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BlackBerry CEO Wants Apple to Let Governments Spy on User Data

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BlackBerry CEO John Chen has criticised Apple’s approach to the privacy of users. Chen says that Apple should comply with governments and hand over the data of its users, when required, for the “greater good”.

Chen wrote in a blog post that some tech giants continue to not work with the government on privacy issues. Pointing to Apple, Chen noted that Apple recently refused to a lawful access request in an investigation of a known drug dealer as it would “substantially tarnish the brand”.

“For years, government officials have pleaded to the technology industry for help yet have been met with disdain.” he wrote. “[…]We are indeed in a dark place when companies put their reputations above the greater good.”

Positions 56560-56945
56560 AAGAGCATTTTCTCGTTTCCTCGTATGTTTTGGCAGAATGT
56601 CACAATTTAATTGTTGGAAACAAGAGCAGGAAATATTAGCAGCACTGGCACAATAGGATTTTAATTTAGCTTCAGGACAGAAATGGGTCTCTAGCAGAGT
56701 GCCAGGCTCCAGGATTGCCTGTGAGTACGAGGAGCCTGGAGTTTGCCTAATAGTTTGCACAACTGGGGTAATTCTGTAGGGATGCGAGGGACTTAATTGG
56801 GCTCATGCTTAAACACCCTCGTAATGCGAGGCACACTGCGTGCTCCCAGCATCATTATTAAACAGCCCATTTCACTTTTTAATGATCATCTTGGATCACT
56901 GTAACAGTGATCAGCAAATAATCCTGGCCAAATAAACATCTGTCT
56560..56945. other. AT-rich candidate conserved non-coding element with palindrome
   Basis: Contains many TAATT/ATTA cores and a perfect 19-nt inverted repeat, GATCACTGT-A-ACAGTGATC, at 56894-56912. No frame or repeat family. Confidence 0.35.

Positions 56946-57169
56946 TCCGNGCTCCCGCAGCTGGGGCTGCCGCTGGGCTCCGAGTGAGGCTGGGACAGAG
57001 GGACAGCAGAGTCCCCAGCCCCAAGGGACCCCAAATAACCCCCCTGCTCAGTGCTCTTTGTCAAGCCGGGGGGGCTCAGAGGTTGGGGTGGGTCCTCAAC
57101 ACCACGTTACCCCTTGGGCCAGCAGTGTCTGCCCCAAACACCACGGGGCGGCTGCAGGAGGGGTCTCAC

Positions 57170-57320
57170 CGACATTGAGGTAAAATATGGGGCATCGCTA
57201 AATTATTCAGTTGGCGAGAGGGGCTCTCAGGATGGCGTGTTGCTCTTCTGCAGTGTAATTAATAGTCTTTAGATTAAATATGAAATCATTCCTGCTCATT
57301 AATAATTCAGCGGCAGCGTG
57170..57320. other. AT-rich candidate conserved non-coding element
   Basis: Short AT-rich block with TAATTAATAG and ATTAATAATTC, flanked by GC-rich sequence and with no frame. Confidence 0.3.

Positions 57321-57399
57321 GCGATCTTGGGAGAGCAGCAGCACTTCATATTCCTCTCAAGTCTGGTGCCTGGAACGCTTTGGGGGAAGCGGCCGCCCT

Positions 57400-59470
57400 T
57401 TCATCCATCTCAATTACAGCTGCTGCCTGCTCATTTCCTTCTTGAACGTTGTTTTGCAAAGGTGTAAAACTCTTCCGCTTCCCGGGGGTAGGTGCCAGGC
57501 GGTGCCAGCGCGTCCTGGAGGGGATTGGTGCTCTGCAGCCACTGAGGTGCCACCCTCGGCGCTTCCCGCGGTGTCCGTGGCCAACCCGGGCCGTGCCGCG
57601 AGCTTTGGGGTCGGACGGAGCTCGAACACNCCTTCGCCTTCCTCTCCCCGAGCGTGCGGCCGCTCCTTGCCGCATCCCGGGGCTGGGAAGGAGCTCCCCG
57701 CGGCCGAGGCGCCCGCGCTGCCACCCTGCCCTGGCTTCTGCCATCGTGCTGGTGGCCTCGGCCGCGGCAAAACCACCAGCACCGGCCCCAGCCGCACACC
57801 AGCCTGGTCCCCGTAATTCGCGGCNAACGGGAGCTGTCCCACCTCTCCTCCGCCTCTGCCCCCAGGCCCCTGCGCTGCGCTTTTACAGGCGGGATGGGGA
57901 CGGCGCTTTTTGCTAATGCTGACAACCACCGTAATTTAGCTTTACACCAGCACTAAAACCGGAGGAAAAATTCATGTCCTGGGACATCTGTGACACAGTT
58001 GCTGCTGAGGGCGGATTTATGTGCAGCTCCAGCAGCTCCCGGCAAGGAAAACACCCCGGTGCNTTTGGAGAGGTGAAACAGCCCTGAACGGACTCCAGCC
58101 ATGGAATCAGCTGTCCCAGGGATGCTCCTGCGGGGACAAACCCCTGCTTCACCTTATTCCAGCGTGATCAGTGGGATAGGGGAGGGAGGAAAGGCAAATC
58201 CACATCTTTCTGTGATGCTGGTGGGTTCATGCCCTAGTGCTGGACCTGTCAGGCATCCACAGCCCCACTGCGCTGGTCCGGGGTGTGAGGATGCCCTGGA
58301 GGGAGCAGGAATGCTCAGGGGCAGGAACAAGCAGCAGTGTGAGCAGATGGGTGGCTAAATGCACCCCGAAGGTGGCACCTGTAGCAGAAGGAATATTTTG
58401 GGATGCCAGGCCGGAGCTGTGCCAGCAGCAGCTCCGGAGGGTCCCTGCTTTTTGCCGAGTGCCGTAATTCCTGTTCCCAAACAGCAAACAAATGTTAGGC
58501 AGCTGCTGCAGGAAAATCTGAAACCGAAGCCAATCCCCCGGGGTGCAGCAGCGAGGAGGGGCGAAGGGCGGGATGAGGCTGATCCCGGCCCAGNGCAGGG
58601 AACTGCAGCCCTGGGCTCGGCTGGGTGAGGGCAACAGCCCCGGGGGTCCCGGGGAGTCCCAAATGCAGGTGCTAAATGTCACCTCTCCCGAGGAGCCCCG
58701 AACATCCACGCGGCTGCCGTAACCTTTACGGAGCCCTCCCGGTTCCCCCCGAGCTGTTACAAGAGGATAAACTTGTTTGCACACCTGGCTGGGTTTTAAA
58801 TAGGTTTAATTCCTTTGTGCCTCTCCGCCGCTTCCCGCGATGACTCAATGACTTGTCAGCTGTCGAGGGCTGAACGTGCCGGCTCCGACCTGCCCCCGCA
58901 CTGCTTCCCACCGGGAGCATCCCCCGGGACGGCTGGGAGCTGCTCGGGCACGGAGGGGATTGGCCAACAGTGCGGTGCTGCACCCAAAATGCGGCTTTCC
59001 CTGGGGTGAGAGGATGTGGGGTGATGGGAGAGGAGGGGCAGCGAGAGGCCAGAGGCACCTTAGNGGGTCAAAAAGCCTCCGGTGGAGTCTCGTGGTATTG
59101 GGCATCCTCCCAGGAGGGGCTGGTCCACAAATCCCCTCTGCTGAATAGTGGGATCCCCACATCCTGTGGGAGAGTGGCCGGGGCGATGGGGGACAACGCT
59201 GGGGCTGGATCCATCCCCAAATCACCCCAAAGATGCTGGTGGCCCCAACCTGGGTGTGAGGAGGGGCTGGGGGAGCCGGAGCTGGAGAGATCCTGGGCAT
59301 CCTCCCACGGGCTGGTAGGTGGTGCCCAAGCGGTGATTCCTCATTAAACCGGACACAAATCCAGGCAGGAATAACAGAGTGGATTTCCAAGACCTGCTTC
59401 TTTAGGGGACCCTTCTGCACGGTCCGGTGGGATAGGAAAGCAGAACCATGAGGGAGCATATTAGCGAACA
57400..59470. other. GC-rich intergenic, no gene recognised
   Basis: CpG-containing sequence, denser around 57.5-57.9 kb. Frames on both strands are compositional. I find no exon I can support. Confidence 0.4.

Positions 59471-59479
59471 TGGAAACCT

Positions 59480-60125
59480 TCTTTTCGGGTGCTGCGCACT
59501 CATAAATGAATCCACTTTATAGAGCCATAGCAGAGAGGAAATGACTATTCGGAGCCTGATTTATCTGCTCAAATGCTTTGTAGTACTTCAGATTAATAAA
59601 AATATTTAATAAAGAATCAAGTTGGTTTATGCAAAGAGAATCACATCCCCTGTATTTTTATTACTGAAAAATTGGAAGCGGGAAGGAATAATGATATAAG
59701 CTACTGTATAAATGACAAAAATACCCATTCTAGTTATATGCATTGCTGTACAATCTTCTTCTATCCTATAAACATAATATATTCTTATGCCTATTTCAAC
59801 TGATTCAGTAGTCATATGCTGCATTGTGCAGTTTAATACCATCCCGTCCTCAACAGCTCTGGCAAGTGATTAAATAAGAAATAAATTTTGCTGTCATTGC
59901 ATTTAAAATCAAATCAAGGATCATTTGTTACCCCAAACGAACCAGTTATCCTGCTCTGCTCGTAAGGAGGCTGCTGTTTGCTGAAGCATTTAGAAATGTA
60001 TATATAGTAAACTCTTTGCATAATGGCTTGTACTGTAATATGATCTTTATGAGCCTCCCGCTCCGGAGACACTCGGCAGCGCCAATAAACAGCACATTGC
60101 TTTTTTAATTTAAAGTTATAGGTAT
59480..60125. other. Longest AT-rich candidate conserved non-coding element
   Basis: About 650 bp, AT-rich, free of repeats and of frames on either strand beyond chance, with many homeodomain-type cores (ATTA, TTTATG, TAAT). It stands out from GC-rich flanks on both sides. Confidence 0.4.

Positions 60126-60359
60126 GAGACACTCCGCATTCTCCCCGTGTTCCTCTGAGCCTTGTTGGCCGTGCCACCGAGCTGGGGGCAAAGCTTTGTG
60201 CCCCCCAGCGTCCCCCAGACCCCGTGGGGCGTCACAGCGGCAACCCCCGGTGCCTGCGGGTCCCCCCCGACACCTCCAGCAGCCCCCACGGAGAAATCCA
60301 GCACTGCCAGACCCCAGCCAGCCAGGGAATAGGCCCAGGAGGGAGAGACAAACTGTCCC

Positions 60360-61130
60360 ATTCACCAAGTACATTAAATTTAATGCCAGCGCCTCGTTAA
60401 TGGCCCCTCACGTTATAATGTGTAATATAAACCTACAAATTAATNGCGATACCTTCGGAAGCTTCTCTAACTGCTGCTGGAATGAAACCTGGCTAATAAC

In the aftermath of revelations by Edward Snowden, Apple pledged to bolster its security. With the release of iOS 8, the company brought built-in encryption to its iOS devices, and claimed that even it cannot break the passcodes of users’ devices to have access to their data. iMessages and FaceTime use end-to-end encryption as well.

While users have welcomed these moves, the company’s approach has been criticised by many, including the United States Attorney General, and the FBI. BlackBerry, a company known for its high-end security complies with government regulations and has no problem handing over the data if sufficient government pressure was applied.

“We reject the notion that tech companies should refuse reasonable, lawful access requests. Just as individual citizens bear responsibility to help thwart crime when they can safely do so, so do corporations have a responsibility to do what they can, within legal and ethical boundaries, to help law enforcement in its mission to protect us,” Chen added.

In the meanwhile, the debate whether technology companies should hand over the data of its users to honour demands made by government continues.

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